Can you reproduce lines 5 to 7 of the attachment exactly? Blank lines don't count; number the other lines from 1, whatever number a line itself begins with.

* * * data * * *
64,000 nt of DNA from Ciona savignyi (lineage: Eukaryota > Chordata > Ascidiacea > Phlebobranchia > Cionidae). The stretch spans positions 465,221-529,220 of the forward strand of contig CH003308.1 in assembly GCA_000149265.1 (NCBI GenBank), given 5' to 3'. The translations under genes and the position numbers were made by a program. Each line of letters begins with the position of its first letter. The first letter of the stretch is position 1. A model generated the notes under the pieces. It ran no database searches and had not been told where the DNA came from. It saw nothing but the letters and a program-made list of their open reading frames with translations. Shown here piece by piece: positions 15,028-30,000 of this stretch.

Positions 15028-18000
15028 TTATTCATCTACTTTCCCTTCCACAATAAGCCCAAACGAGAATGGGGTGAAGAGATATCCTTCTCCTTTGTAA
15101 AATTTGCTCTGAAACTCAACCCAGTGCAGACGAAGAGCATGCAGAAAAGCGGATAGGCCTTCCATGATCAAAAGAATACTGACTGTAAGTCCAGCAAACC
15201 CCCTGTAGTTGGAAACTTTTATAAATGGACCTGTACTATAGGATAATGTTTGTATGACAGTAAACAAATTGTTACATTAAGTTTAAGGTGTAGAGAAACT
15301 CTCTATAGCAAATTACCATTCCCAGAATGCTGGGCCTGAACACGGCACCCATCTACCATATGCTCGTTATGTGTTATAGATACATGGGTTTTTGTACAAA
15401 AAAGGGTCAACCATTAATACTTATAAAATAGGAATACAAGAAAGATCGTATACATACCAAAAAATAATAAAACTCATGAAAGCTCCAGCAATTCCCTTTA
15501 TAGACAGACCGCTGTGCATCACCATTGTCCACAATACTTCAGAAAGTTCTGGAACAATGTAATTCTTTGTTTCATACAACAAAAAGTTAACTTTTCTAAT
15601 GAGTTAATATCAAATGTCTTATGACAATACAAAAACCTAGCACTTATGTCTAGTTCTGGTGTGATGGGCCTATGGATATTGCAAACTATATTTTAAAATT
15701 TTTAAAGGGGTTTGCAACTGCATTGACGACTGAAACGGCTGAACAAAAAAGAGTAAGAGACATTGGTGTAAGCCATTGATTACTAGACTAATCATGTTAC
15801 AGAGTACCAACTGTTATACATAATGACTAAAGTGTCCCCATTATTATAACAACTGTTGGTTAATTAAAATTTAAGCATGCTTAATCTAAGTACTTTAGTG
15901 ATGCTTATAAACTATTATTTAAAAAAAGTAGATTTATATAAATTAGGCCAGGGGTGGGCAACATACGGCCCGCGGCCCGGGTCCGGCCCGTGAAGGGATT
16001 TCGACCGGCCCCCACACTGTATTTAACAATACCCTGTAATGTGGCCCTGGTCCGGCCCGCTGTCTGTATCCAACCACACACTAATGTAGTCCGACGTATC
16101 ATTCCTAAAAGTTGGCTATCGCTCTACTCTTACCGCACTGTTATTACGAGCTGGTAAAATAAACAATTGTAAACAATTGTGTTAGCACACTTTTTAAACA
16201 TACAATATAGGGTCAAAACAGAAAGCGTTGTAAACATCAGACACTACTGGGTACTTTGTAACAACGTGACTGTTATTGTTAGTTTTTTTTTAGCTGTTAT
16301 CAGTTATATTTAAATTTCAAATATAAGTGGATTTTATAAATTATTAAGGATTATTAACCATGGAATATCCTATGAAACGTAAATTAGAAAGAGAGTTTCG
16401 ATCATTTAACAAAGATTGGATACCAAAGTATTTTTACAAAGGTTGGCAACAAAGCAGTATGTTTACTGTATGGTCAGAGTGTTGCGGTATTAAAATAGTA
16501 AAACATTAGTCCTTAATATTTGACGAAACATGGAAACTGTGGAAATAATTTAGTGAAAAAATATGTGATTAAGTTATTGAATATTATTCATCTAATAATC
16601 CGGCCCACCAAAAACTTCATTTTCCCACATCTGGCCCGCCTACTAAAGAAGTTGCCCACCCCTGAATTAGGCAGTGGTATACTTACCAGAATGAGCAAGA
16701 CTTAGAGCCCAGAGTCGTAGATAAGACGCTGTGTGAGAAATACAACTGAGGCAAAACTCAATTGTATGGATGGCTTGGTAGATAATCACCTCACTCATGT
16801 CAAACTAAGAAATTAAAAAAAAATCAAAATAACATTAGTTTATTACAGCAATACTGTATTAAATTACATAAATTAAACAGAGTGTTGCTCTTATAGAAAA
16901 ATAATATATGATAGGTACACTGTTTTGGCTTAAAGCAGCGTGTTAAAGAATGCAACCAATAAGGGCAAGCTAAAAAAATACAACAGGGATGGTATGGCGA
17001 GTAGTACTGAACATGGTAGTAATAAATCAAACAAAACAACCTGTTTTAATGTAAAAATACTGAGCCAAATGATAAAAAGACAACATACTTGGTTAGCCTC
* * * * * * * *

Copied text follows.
15201 CCCTGTAGTTGGAAACTTTTATAAATGGACCTGTACTATAGGATAATGTTTGTATGACAGTAAACAAATTGTTACATTAAGTTTAAGGTGTAGAGAAACT
15301 CTCTATAGCAAATTACCATTCCCAGAATGCTGGGCCTGAACACGGCACCCATCTACCATATGCTCGTTATGTGTTATAGATACATGGGTTTTTGTACAAA
15401 AAAGGGTCAACCATTAATACTTATAAAATAGGAATACAAGAAAGATCGTATACATACCAAAAAATAATAAAACTCATGAAAGCTCCAGCAATTCCCTTTA